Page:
On Sun, Dec 08, 2002 at 03:12:29PM +0900, Pete McBreen wrote:
> Modern OO languages by comparison, only have 1 way of entering a  
> routine, so early exit does not have anywhere near the problems that  
> assembler programmers were able to cause. Indeed, it is common to have  
> multiple exits. For example, Martin Fowler's book Refactoring talks  
> about the use of Guard clauses which explicitly encourages multiple  
> returns (exits).
> 
> http://www.refactoring.com/catalog/ 
> replaceNestedConditionalWithGuardClauses.html
> 
> So my take on this is that while some of the old structured programming  
> rules are still useful, we need to reevaluate all in the light of  
> modern programming paradigms.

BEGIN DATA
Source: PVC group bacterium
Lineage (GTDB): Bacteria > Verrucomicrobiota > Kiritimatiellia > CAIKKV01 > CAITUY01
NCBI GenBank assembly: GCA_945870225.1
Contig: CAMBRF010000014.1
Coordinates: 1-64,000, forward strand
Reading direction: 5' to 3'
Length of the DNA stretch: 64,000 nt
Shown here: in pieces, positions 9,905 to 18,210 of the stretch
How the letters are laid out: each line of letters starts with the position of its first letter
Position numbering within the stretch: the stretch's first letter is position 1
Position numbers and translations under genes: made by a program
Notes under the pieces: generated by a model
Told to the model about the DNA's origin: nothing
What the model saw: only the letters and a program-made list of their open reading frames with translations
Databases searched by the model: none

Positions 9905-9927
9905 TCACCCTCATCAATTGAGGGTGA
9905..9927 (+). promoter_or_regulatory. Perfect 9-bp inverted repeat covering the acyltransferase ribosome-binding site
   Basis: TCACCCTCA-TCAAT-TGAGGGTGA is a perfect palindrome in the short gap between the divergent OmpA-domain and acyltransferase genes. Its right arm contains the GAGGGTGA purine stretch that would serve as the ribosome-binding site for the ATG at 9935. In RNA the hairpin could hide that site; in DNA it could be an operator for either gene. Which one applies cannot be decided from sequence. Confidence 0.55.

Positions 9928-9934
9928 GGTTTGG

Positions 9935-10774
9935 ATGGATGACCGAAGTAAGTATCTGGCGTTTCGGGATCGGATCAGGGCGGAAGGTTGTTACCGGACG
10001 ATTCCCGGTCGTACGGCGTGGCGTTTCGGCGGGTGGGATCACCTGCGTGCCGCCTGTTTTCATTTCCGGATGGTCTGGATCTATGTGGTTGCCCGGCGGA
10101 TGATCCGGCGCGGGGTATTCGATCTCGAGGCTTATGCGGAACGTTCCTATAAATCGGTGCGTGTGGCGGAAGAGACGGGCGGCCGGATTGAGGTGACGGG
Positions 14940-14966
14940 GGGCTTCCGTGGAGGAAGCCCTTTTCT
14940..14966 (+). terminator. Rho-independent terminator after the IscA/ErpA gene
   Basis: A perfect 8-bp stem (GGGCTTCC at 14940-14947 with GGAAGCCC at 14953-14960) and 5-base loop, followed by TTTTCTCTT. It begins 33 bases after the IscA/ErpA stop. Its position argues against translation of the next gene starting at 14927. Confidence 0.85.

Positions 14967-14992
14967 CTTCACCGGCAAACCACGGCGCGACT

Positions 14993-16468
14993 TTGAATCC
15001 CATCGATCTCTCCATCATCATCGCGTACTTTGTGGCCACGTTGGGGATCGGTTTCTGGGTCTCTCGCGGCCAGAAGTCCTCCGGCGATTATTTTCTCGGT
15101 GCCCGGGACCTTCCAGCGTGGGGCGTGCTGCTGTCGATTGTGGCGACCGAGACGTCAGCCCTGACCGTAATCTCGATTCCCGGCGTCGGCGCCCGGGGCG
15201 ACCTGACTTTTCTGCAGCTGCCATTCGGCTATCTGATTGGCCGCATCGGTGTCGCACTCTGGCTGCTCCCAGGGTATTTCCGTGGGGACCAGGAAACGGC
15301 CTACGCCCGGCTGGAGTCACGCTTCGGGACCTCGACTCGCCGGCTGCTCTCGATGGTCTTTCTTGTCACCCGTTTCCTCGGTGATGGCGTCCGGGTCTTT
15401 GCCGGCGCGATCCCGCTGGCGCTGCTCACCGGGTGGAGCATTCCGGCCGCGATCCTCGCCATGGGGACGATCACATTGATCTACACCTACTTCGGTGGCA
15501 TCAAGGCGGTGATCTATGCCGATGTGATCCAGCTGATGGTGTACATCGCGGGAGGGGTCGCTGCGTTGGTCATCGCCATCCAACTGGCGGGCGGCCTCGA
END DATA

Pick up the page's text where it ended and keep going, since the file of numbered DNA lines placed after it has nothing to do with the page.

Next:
I agree with you that multiple exits should not be eliminated as a
rule.  Often, my code uses multiple exits. However, I would note that
the refatoring link is using a language where the form of the return
data is static.

Because the return type is not fixed in Ruby, we need to make a little
more judicious use of multiple exits. At the very least, you should
think carefully about returning objects that are different along
different exit paths. For instance, I would try to avoid code like
this:

def multiexit(choice)
  case choice
  when :1
    return [1,2,3]
  when :2
    return File.new('/tmp/blah')
  when :3
    return nil
  end
end

My example returns wildly different objects, but subtly different
objects might be even harder to debug given multiple exits.

-alan

-- 
Alan Chen
Digikata Computing
http://digikata.com